25 Simple and Easy Crontab command examples to Schedule Cron Jobs in Linux

In this article, I will take you through 25 Best Crontab Command examples in Linux to Schedule Cron Jobs. You might have faced a scenario where you need to schedule a specific Job at certain day and at certain time in your Linux Servers to perform some specific task. This can be easily achieved by scheduling a Cron Job in Linux. Cron Jobs are very popular functionality in use today where you can Schedule complex Jobs very easily. Hence it is very important to understand the different ways through which a Job can be scheduled. I have tried to cover all the methods in detail with examples.

Crontab Format

0   2   *   *   *   /home/centos/example.sh
|   |   |   |   |              |
|   |   |   |   |      Command or Script to Execute        
|   |   |   |   |
|   |   |   |   |
|   |   |   |   |
|   |   |   | Day of the Week(0-6)
|   |   |   |
|   |   | Month of the Year(1-12)
|   |   |
|   | Day of the Month(1-31)  
|   |
| Hour(0-23)  
|
Min(0-59)

SYNOPSIS

crontab [-u user] file
crontab [-u user] [-l | -r | -e] [-i] [-s]
crontab -n [ hostname ]
crontab -c

25 Simple and Easy Crontab command examples to Schedule Cron Jobs in Linux 1

Crontab Command Examples to Schedule Cron Jobs

Also Read: 11 Unix/Linux chmod Command examples to Change File Permissions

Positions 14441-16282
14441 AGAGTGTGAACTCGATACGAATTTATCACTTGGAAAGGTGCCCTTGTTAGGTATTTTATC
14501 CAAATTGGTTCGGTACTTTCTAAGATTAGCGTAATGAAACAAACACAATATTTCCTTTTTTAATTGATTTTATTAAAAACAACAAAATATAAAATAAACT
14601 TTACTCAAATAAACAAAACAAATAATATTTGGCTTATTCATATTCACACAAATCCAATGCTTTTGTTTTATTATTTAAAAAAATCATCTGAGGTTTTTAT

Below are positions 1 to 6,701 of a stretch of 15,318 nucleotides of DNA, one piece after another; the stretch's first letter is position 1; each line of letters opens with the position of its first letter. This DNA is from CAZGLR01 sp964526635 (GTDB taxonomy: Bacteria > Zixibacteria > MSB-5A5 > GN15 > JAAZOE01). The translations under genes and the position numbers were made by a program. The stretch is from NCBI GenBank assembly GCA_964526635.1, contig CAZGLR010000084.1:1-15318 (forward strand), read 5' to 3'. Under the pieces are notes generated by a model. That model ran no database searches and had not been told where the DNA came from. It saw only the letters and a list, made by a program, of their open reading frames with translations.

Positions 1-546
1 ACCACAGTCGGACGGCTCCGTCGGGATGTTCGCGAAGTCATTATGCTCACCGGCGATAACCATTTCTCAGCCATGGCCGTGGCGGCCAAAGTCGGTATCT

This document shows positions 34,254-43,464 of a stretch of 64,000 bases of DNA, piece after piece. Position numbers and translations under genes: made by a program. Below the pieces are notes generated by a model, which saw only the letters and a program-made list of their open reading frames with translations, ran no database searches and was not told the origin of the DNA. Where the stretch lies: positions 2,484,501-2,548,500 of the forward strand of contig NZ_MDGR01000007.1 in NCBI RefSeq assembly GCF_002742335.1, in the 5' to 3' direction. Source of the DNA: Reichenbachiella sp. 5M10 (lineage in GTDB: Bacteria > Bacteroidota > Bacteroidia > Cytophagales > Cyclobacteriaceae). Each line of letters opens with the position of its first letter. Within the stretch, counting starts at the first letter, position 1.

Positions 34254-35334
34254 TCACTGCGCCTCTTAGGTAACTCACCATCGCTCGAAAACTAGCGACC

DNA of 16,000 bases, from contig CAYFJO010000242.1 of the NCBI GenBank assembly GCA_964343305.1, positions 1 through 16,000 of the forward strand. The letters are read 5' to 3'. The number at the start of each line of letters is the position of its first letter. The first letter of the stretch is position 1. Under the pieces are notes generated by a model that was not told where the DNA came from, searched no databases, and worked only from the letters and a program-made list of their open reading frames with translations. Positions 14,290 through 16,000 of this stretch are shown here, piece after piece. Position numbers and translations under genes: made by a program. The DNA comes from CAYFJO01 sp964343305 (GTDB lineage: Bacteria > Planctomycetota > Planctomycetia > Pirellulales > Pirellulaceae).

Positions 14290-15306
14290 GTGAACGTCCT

Example 1: How to List the Crontab of Logged in User

If you want to list the crontab of current logged in user then you need to use crontab -l command as shown below.

[root@localhost ~]# crontab -l
0 2 * * * /home/centos/example.sh

-l : Displays the current crontab on standard output. More on crontab command Man Page.

NOTE:

Please note that here I am using root user to run all the below commands. You can use any user with sudo access to run all these commands. For more information Please check Step by Step: How to Add User to Sudoers to provide sudo access to the User.

Example 2: How to Check crontab version

If you want to check the installed crontab version then need to use below rpm command. As you can see from below output, current version is 1.4.11.

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[root@localhost ~]# rpm -qf $(which crontab)
cronie-1.4.11-23.el7.x86_64

Example 3: How to List Crontab of CentOS user

If you want to List crontab of another user then you need to specify the User with -u option as shown below. In this example, we are checking the crontab of CentOS User using crontab -l -u root command.

[root@localhost ~]# crontab -l -u root
0 2 * * * /home/centos/example.sh

-u : Appends the name of the user whose crontab is to be modified. More on crontab command Man Page.

Example 4: How to Edit the Crontab of Logged In User 

If you want to edit the crontab of logged in User then you need to use crontab -e command as shown below. It will open the crontab with the editor specified by the VISUAL or EDITOR environment variables. In most of the cases, you will see default vi editor. After editing the file, you can save and exit the file by Pressing Esc and then using :wq!

[root@localhost ~]# crontab -e
0 2 * * * /root/example.sh

-e : Edits the current crontab using the editor specified by the VISUAL or EDITOR environment variables. More on crontab command Man Page.

Example 5: How to Edit the Crontab of Another User

If you want to edit the crontab of another user then you need to specify the User with -u option as shown below. In this example, we are editing the crontab of centos User using crontab -e -u centos command.

[root@localhost ~]# crontab -e -u centos
0 2 * * * /home/centos/example.sh

Example 6: How to Run a Cron Job Every Minute